1. Laundry detergent and those other things do not fall under food, drugs or cosmetics, so you shouldn’t have an issue there. I did find a brochure from KY, which seems to back up what he was saying, but it doesn’t (as you mention) reference any applicable regulations and the comments about cosmetics seem to be an afterthought more than anything else.

      The brochure was here: http://chfs.ky.gov/NR/rdonlyres/CC5DF026-6A6A-412B-BA25-59E9DDA2FF86/0/CommercialFoodManufacturinginKentuckyAStarterGuide.pdf (but has been taken down or moved). The reference to cosmetics was on page 23. I did notice that the regulation cited for cosmetic labeling linked to in the brochure no longer exists, so it may have been repealed. That begs the question as to whether anything else has been changed or repealed and just isn’t (yet) updated on the website or in their materials (or actions).

      1. He had sent me a link to the same brochure, and I noticed the broken link. The regulation page I linked to above was updated last month so I’m not sure that there ever was a law. He had said he permitted more people this year than in the last 17 he’d been doing his job. Had I taken him on his word I’d be permitted by now too, but I’ve been burned by false information before by an official (in another state, years ago) so I wanted to see the law to confirm myself what I need to do.

        I guess I’m going to have to find a lawyer to look into it for me and be certain enough to represent me if needed later on. I don’t know who else to contact, and I don’t really want to rock the boat and have them define it in the law. It would be a pain to make soap and candles at home then haul my stuff to a kitchen to mix bath salts and sugar scrubs.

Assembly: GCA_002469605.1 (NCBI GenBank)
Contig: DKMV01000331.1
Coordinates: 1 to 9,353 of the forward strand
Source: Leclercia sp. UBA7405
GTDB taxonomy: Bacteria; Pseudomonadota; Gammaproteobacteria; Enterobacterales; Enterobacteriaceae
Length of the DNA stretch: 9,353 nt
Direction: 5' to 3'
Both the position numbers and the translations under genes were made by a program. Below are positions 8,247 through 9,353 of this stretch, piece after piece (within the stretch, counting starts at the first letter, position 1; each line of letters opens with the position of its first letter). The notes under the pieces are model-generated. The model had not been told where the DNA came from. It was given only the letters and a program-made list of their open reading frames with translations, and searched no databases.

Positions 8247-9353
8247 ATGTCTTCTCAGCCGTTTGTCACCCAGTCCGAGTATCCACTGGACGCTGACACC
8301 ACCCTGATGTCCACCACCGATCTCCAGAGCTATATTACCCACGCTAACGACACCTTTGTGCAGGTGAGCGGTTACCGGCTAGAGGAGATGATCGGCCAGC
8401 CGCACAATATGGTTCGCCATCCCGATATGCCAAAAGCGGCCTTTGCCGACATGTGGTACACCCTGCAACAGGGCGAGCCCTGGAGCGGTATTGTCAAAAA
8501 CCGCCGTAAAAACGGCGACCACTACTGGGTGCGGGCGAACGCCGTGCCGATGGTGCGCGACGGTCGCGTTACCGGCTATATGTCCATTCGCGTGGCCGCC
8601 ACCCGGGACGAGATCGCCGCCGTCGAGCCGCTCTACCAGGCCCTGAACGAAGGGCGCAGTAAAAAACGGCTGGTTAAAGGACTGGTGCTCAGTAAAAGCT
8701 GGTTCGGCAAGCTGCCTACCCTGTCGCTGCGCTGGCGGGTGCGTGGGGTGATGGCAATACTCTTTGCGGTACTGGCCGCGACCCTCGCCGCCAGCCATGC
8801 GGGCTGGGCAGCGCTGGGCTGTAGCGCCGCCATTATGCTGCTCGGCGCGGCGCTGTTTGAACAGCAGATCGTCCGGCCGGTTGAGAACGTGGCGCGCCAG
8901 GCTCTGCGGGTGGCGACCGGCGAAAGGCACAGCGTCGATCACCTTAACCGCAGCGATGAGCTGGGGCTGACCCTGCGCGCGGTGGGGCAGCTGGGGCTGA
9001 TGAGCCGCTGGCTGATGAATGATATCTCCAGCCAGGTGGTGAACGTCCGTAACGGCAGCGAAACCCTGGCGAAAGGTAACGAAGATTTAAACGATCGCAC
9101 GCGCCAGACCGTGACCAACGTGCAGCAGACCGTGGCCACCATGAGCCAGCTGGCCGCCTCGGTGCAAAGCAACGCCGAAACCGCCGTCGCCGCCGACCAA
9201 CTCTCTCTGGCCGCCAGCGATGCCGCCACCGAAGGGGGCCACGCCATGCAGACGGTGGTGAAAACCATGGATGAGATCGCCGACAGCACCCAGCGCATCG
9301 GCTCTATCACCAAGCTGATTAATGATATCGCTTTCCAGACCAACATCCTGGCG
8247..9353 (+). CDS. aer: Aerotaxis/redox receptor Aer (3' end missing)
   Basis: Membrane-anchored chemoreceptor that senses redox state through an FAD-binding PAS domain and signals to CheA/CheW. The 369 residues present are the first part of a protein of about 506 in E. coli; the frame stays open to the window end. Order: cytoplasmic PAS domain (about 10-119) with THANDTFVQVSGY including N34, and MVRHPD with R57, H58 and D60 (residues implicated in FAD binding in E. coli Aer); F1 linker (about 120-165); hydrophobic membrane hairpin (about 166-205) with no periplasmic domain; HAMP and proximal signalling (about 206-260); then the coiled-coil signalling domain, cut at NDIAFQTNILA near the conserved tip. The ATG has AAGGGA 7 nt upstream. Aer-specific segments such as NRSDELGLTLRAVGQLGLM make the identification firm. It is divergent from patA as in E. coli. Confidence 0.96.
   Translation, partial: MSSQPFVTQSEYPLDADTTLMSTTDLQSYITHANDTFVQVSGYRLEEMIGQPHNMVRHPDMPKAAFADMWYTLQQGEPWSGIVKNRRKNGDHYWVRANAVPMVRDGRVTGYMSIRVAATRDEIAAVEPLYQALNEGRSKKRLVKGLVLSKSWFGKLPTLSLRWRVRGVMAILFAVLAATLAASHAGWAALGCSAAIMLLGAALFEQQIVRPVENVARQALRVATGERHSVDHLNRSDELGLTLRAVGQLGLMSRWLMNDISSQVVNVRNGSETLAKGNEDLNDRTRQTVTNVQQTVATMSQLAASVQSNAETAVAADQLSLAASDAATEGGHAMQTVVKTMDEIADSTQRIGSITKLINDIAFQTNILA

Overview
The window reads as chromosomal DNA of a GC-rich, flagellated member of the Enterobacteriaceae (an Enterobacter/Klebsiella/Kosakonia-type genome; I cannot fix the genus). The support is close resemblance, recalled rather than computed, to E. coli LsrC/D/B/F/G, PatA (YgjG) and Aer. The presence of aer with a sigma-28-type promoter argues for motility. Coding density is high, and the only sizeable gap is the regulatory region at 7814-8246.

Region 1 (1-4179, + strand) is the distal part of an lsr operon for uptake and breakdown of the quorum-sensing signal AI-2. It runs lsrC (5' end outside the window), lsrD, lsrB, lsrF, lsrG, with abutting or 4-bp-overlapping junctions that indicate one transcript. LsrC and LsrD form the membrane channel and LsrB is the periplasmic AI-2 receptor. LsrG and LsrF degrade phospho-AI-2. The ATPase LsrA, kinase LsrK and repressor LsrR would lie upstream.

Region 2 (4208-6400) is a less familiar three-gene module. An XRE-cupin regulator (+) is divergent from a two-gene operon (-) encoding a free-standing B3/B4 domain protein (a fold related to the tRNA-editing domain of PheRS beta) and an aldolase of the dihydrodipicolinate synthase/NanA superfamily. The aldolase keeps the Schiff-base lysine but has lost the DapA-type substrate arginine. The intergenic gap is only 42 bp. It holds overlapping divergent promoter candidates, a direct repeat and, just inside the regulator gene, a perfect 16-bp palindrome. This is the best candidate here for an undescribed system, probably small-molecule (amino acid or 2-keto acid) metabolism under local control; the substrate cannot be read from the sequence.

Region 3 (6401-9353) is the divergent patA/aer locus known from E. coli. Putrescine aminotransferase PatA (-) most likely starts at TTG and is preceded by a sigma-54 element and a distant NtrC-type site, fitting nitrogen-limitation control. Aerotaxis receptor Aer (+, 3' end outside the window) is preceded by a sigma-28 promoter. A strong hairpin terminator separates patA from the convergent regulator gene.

6. I understand the basic information needed on the label, but I did have a few questions. I live in KY and I just received an email from the Public Health official I’ve been asking questions of and he said, according to the FDA, I had to put “This product has NOT been tested” on my label if it isn’t made in a commercial food setting. I have been unable to find this on the FDA site. Is it true?

    I also asked him for the exact statues and regs on cosmetics, after reading the entire KRS 217 on Food, Drugs and Cosmetics. The only ‘laws’ they have on the books are for misbranding penalties, unadulterated penalties and definition of cosmetic (which is almost identical to the FDA). When asked about the specific law concerning a commercial food kitchen to manufacture cosmetics his reply was “Kentucky has always required that cosmetics be made to the same standard as food and made in a commercial kitchen.” No law stated, and no direction to a regulation website. Assuming at this point I’m going to have to pay a lawyer to inform me there are no ‘laws’ in my state and FDA rules apply, which means I can produce at home.

    Thanks so much for your site. Haven’t purchased a book yet, but plan to now. Spent the last three days reading every single post, all the way back to the beginning (and most of the comments).

    1. “This product has not been tested” is NOT required by the FDA.

      I have a woman who has promised me a write-up on her experience getting approved by the KY folks. She was given a document that specifically stated cosmetics had the same requirements as food. I’ve asked her for the material.

      Will try to do some research and post something about the KY regs as soon as possible. If you have any additional info, please email me so I can include it.

  7. Craig Lee

    Thank you for all the research and simplification of the rules that you do! Your book is my go to book but I don’t remember soap having to be labeled with the net weight if you were going to be selling it just as soap and not a cosmetic. Am I remembering incorrectly?

    1. Marie Gale

      Net contents are always required.

      1. Craig Lee

        Thanks! Glad I asked!